“Hold on,” we yelled (there were five of us now) as we helped the man move around the back of the van, “he can make it.”
Traffic on 84th street had stopped. We caught the man from falling a few times, hoisted him back up, and finally got him to the van door, which the driver then opened from the inside to reveal a set of stairs. The man with the walker would never make it.
“What about your side door, the one with the electric lift?” I asked.
“Oh yeah,” the driver answered, “hold on.” He put his coat over his head, came out in the rain with the rest of us, and operated the lift.
Once the man with the walker was in safely, we all began to move away when the driver opened the window one more time and yelled, “Thanks for your help.”
So, here’s my question: Why will five strangers volunteer to help a man they don’t know in the pouring rain — and think about the electric lift themselves — while the paid driver sat inside and waited?
Perhaps the driver is simply a jerk? Perhaps. But I don’t think so. Once we suggested the lift, he didn’t resist or complain, he came outside and did it immediately. And he wasn’t obnoxious either. When he thanked us for our help, he seemed sincere.
Maybe it’s because the driver is not permitted to leave the vehicle? I checked the MTA website to see if there was policy against drivers assisting passengers. On the contrary, it states “As long as the driver doesn’t lose sight of the vehicle and is not more than 100 feet away from it, the driver can assist you to and from the vehicle, help you up or down the curb or one step and assist you in boarding the vehicle.”
So why didn’t the driver help? Part of the answer is probably that for him, an old man struggling with a walker isn’t a one-time thing, it’s every day every stop, and the sight doesn’t compel him to act.
But that answer isn’t good enough. After all, it’s his job to help. That’s when it suddenly hit me: The reason the driver didn’t help might be precisely because he was paid to.
Dan Ariely, a professor at Duke University, and James Heyman, a professor at the University of St. Thomas, explored this idea. They set up a computer with a circle on the left side of the screen and a square on the right side, and asked participants to use the mouse to drag the circle into the square. Once they did, a new circle appeared on the left. The task was to drag as many circles as they could within five minutes.
Some participants received five dollars, some fifty cents, and some were asked to do it as a favor. How hard did each group work? The five dollar group dragged, on average, 159 circles. The fifty cents group dragged 101 circles. And the group that was paid nothing but asked to do it as a favor? They dragged 168 circles.
Another example: The AARP asked some lawyers if they would reduce their fee to $30 an hour to help needy retirees. The lawyers’ answer was no. Then AARP had a counterintuitive brainstorm: they asked the lawyers if they would do it for free. The answer was overwhelmingly yes.
Because when we consider whether to do something, we subconsciously ask ourselves a simple question: “Am I the kind of person who . . ?” And money changes the question. When the lawyers were offered $30 an hour their question was “Am I the kind of person who works for $30 an hour?” The answer was clearly no. But when they were asked to do it as a favor? Their new question was “Am I the kind of person who helps people in need?” And then their answer was yes.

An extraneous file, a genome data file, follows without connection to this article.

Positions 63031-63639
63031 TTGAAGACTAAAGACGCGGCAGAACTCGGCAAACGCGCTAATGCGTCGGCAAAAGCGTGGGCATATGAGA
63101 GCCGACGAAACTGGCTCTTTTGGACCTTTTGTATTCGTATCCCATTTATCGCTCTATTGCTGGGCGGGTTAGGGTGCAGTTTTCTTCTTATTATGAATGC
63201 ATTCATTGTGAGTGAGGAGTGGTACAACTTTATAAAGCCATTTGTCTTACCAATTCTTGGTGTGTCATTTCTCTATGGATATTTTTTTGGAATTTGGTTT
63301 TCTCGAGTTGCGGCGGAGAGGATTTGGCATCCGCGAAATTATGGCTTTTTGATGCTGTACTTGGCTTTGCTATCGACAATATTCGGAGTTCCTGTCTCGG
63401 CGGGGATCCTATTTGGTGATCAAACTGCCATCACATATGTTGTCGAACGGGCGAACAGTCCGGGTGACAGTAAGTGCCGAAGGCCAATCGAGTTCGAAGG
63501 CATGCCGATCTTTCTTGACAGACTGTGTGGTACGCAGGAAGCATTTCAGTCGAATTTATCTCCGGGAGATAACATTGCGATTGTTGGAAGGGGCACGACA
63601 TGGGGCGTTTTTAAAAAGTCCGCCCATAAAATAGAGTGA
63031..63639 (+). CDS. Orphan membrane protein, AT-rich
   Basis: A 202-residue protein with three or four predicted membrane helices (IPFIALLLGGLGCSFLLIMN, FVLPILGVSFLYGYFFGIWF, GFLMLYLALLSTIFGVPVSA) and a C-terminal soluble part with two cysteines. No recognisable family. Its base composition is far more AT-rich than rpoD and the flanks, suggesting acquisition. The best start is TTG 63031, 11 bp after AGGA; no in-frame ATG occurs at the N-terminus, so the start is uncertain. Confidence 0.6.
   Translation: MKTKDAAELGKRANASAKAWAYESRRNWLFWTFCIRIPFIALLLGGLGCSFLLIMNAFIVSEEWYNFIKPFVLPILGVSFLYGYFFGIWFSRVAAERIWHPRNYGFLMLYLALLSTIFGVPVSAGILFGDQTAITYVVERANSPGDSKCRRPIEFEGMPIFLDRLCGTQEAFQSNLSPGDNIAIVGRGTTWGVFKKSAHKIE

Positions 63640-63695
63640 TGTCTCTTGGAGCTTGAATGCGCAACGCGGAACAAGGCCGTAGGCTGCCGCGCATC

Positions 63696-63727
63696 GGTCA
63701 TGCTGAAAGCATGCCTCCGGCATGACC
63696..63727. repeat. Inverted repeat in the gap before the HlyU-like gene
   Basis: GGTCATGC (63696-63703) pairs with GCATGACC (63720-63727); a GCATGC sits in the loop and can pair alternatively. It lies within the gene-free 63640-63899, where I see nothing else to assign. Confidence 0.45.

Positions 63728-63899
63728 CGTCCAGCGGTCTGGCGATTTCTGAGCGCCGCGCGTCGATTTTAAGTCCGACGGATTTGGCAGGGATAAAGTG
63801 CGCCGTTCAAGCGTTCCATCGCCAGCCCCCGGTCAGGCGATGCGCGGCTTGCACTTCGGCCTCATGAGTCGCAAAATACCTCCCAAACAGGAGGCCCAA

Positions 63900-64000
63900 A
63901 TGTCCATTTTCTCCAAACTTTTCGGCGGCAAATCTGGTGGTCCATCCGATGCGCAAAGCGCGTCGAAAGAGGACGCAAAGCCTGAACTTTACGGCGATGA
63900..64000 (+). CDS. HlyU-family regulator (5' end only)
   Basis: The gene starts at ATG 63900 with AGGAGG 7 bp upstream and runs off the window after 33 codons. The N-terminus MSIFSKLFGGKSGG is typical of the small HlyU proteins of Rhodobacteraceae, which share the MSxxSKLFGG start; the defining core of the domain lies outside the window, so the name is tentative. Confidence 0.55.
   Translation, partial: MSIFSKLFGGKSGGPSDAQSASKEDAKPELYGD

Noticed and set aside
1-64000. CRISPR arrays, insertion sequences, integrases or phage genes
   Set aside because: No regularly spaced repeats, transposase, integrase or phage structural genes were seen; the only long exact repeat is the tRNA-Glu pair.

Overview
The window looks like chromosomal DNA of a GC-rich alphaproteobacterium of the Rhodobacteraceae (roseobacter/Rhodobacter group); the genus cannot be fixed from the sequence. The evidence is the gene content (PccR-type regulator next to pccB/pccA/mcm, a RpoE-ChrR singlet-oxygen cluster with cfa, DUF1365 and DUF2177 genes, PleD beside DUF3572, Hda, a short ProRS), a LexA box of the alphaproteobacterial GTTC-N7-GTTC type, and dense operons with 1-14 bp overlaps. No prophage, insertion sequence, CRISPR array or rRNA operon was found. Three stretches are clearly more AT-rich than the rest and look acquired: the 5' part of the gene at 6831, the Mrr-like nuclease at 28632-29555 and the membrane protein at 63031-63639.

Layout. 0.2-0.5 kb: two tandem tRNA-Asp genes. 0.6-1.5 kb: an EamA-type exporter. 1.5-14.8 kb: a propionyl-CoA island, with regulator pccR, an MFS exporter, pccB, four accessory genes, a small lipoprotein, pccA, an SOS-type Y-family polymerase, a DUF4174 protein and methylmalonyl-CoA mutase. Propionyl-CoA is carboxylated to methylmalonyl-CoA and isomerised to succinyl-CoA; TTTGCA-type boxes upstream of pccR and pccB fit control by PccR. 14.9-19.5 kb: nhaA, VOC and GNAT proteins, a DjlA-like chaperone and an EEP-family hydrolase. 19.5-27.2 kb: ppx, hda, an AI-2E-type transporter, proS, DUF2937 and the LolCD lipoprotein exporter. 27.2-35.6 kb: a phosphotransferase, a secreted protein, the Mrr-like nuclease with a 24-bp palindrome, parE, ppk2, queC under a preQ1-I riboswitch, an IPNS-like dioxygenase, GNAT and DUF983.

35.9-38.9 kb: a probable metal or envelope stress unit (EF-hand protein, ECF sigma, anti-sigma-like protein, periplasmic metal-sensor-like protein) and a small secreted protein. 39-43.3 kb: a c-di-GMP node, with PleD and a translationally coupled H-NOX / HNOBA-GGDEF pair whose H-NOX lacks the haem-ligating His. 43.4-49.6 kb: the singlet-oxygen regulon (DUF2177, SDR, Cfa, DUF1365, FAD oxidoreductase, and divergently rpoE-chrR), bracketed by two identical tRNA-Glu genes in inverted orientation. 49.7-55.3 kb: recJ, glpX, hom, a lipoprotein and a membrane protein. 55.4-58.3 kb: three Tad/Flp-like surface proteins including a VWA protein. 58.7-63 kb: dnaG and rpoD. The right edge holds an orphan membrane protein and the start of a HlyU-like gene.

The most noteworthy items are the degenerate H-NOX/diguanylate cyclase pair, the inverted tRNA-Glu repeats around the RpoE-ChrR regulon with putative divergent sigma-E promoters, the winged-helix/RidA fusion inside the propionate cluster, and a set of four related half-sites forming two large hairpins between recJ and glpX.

So what does this mean? Should we stop paying people? That wouldn’t work for most people. No, we need to pay people a fair amount, so they don’t say to themselves, “I’m not getting paid enough to . . .”
Then we need to tap into their deeper motivation. Ask them: Why are you doing this work? What moves you about it? What gives you the satisfaction of a job well done? What makes you feel good about yourself?
People tend to think of themselves as stories. When you interact with someone, you’re playing a role in her story. And whatever you do, or whatever she does, or whatever you want her to do, needs to fit into that story in some satisfying way.
When you want something from someone, ask yourself what story that person is trying to tell about himself, and then make sure that your role and actions are enhancing that story in the right way.
We can stoke another person’s internal motivation not with more money, but by understanding, and supporting, his story. “Hey,” the driver’s boss could say, “I know you don’t have to get out of the van to help people, but the fact that you do — and in the rain — that’s a great thing. And it tells me something about you. And I appreciate it and I know that man with the walker does too.” Which reinforces the driver’s self-concept — his story — that he’s the kind of guy who gets out, in the rain, to help a passenger in need.
Ultimately someone else’s internal motivation is, well, her internal issue. But there are things we can do that will either discourage or augment her internal drive. And sometimes it’s as simple as what we notice.
It’s not lost on me that I too have a story about myself — I’m the kind of guy who stops on a rainy day to help an old disabled man to his van — and that it makes me feel good to tell you about it too. That will make it more likely that I’ll do it again in the future.
As we left the scene, I looked at the drivers of the cars who waited so patiently and waved, mouthing the words “thank you” as they passed. Every single one of them smiled back. Wow. New York City drivers smiling after being stuck in traffic for ten minutes? That’s right.
“Yeah,” they were thinking behind their smiles, “I’m the kind of driver who waits patiently while people less fortunate than me struggle.”
Editor’s note: For recent studies on motivation, look at Teresa M. Amabile and Steven J. Kramer’s “What Really Motivates Workers” in the 2010 HBR List, as well as Daniel Pink’s recent book, Drive, reviewed in our Recommended blog.